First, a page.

Standard gameplay has seen more changes than the addition of the aforementioned mini-games. You'll now notice a wheelhouse indicator on every batter that steps to the place. If you're pitching, that's the area you're going to want to stay away from. It's a glowing red zone where hitters will be able to really crank the ball. If you pitch a strike into this it will shrink and if you're able to enhance your pitch (by tapping the selected pitch again at the proper time) and get a strike a greater percentage of the wheelhouse will be lost. It's a nice layer of risk/reward strategy that adds to the gameplay.
Elsewhere you'll find the Big Slam ability in addition to the Big Blast and Big Heat. Big Slam allows you to instantaneously load the bases and then take a shot at hitting a grand slam in a rapid-fire, four pitch sequence. It's a bit too easy to get the Big Slam and get a quick four run boost. I wish that the pitcher had an alternative to combat the Big Slam. As it is it seems a bit one-sided.
I also have a few other issues with the gameplay in The Bigs 2. First of all, the AI is a bit dumb on the default difficulty level. I had no problem throwing the same pitch to identical locations and still striking guys out. When batting I noticed that there are only about 15-20 hit types, meaning that they aren't so much physics-based as they are determined by timing and the direction you're aiming. I've seen the same liner down the third and first base lines way too many times. I suppose it's asking a bit much for an arcade baseball game to have this type of realistic hitting, but I would have liked to see more variety while at the plate.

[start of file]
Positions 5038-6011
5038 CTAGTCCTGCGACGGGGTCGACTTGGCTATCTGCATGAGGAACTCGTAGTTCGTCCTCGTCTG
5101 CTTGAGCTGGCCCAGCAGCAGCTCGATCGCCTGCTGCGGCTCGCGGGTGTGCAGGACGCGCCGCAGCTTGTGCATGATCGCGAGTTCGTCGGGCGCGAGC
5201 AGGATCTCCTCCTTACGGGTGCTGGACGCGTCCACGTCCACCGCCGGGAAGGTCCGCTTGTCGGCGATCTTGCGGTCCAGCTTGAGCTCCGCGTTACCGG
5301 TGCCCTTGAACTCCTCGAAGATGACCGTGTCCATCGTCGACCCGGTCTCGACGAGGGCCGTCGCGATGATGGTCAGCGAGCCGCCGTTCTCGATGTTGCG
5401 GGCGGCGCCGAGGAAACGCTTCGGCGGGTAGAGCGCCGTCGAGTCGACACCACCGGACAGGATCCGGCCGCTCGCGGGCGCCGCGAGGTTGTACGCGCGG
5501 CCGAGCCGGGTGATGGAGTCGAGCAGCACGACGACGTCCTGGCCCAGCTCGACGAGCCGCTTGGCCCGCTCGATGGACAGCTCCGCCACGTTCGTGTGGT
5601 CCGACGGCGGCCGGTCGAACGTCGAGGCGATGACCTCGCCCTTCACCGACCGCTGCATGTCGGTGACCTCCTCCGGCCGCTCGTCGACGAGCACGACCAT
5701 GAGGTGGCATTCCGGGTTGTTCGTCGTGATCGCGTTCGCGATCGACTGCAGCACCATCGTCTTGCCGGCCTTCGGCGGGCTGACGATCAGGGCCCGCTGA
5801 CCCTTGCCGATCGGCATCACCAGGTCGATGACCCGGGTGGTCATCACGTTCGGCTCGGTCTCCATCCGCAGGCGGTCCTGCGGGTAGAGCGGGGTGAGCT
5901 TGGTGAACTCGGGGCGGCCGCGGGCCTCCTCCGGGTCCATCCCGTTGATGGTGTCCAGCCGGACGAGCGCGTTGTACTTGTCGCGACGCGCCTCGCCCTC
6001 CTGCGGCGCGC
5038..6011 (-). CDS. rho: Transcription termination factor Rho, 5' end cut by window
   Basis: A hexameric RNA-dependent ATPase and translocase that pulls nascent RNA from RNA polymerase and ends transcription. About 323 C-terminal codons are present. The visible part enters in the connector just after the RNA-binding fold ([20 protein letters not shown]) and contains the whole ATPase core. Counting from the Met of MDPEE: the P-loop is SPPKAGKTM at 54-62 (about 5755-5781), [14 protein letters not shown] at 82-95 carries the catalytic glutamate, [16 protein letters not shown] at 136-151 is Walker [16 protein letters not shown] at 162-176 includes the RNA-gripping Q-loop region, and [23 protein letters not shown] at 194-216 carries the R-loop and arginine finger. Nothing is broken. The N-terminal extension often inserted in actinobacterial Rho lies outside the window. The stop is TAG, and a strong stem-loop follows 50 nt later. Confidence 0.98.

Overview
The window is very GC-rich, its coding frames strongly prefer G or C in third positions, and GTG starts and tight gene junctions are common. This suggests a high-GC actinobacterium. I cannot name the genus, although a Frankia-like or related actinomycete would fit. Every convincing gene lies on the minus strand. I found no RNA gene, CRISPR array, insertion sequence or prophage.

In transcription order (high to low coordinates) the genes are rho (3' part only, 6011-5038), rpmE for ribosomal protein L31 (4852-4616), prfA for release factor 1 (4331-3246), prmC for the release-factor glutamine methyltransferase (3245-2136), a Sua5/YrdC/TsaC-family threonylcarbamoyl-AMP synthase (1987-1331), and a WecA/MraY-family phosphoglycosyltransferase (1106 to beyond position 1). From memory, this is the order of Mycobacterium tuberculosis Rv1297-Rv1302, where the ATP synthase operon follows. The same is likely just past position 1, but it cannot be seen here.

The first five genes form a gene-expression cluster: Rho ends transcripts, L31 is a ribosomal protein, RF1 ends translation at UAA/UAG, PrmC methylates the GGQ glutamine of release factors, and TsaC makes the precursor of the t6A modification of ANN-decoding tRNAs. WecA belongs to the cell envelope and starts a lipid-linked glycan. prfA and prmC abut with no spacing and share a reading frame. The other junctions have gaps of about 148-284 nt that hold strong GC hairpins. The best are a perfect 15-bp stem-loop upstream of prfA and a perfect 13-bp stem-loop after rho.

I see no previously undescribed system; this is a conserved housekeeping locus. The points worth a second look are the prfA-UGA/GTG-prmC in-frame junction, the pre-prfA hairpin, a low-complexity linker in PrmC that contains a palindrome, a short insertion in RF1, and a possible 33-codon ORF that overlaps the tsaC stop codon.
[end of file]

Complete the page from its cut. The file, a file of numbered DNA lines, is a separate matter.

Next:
All of that said, The Bigs 2 is still a very fun, arcadey game of America's favorite pastime. If you don't want to play in Become A Legend mode, you can always play a single game or participate in a full season with your favorite club. Being on the diamond delivers lots of enjoyable moments, whether pitching or at the plate. The turbo abilities that were in the first game are still intact and as fun as ever and there are few moments that can compare to mashing the A (or X on PS3) button in order to smash into the catcher with full force and knock the ball loose for that all-important run.
Hopping online, there really aren't many features to speak of, but that doesn't mean it's still not a good time. My experience was generally lag-free with just a bit cropping up while at the plate. It was fairly easy to adjust and the rest of the gameplay ran smoothly. You'll find ranked and unranked games available, but besides that things are barebones.
On the graphics side things look just a hair better than they did last year. Faces are still more accurate than 2K Sports' other baseball offering, and you'll notice added details like gritting teeth and other facial expressions during certain moments. The Legendary Catch cutscene can be a bit jarring at first, but once you know it's coming the gameplay flows much smoother. My main issue with the visuals was the grass texture which looks very strange at some points in the game. Another small gripe spills over from The Bigs 1. For some reason I still can't get over how close the camera is to players. I understand the effect of making them look larger than life, but it just seems a bit much to me.
Audio fares a bit worse thanks to the repetitive commentary. It starts off funny as the announcer subtly pokes fun at baseball's steroid use (quoting homerun numbers then saying "back when those numbers used to mean something"), but after awhile you'll hear several redundancies that get grating before long. Same goes for the soundtrack which includes the stereotypical rock music from years ago. It's not terrible, and I suppose it fits with the game, but it's annoying nonetheless. Sound effects in the field are as boisterous as ever.